A new exhibit opening Feb. 8 at the Anniston Museum of Natural History is a fascinating look at the history of Africa based on how the different habitats across the world’s second-largest continent shaped the lives of the people living there.

“From Arusha to Zulu: Celebrating Africa’s Natural Resources” lets visitors see everything from an ancient Egyptian necklace to a Zulu battle shield.

“We have a nice collection of African artifacts,” said education director Sarah Burke — but most of them have never been exhibited before.

A few of the museum’s African artifacts were including in the 1980s exhibit “Man, the Versatile Adapter” — most notably the “Fire Spitter” mask, a carved wooden funeral mask made by the Senufo people of West Africa. Its wearer would literally spit sparks and flames. A replica of the mask was used as a photo prop with that 1980s exhibit, said Susan Doss, collections assistant. “That was the last time the museum has had an African exhibit,” she added.

For this new exhibit, the museum brought in several weapons and pieces of jewelry from its sister museum, the Berman, as well as birds and animals from its permanent collection.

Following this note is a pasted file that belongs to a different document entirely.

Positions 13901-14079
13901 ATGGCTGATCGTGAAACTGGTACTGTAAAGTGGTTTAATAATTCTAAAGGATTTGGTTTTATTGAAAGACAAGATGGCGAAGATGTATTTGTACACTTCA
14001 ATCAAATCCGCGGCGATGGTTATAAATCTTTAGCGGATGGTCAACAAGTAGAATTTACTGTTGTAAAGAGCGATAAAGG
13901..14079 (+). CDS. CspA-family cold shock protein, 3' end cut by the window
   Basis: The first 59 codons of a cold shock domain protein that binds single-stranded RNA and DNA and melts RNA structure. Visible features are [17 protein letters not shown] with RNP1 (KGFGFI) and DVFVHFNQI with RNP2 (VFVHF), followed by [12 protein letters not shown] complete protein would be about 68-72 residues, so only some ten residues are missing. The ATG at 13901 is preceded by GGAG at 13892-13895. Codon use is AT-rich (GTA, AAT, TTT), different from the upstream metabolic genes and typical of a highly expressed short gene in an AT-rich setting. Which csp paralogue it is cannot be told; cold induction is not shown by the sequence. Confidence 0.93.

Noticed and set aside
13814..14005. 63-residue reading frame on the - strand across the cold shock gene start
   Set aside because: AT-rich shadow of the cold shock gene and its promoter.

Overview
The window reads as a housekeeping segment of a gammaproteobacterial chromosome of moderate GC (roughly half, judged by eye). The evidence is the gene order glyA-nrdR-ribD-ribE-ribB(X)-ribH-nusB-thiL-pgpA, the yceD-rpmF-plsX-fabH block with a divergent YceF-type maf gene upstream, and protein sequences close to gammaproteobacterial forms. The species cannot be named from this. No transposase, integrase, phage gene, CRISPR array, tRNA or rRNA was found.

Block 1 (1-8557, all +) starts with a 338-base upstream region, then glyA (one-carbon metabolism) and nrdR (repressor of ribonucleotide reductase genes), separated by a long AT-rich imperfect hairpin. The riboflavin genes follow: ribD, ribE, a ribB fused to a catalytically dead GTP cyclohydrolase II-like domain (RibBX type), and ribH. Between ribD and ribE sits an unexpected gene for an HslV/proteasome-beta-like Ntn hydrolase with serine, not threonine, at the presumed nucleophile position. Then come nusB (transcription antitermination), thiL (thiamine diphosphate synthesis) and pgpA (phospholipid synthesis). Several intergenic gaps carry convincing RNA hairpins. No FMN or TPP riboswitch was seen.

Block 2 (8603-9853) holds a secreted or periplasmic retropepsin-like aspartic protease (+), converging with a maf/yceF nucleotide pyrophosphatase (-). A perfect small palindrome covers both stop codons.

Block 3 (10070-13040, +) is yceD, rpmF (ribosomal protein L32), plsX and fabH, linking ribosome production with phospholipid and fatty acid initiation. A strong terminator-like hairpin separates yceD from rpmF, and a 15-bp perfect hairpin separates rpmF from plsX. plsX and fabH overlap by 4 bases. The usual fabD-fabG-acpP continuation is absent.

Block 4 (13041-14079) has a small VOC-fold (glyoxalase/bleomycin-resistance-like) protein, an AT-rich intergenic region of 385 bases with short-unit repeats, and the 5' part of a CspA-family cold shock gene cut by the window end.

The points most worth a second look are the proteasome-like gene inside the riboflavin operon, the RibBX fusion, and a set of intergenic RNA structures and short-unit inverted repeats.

Animals were integral to daily life in Africa, Doss said. “They ate some of these animals (the warthog, the baboon), and they had to deal with some of these animals (the hyena, the lion).”

Animals figure heavily into belief systems, as well. The hornbill  bird is extremely important in the culture of the Senufo. Look for the hornbill on the “Fire Spitter” mask, on bronze jewelry, on a wooden shrine door, and in a tall carved wooden totem.

Some tribes viewed animals differently. The Senufo considered the crocodile a dangerous villain. The Bobo considered the crocodile a fierce protector.

The exhibit is organized around five regions of Africa, from the massive Sahara desert in North Africa to the coastlands of East Africa to the woodlands West Africa. “The resources of each habitat affected life there,” said Burke.

For example, the Maasi people initially made jewelry using beads made of clay, shell, ivory, bone, horn and seeds. In the 1800s, European traders arrived, bringing with them glass beads. From then on, the Maasi used glass beads to make intricately patterned jewelry.

In the woodlands of West Africa, the Bambara people made spectacular wood carvings. “The Bambara are now considered by art historians to be the foremost wood carvers in Africa,” Doss said. Included in the exhibit is an enormous carved wooden headdress featuring a mother and baby antelope.

“You can’t help but appreciate the attention to detail and the time it took to craft these artifacts,” Burke said.

Lisa Davis is Features Editor of The Anniston Star. Contact her at 256-235-3555 or ldavis@annistonstar.com.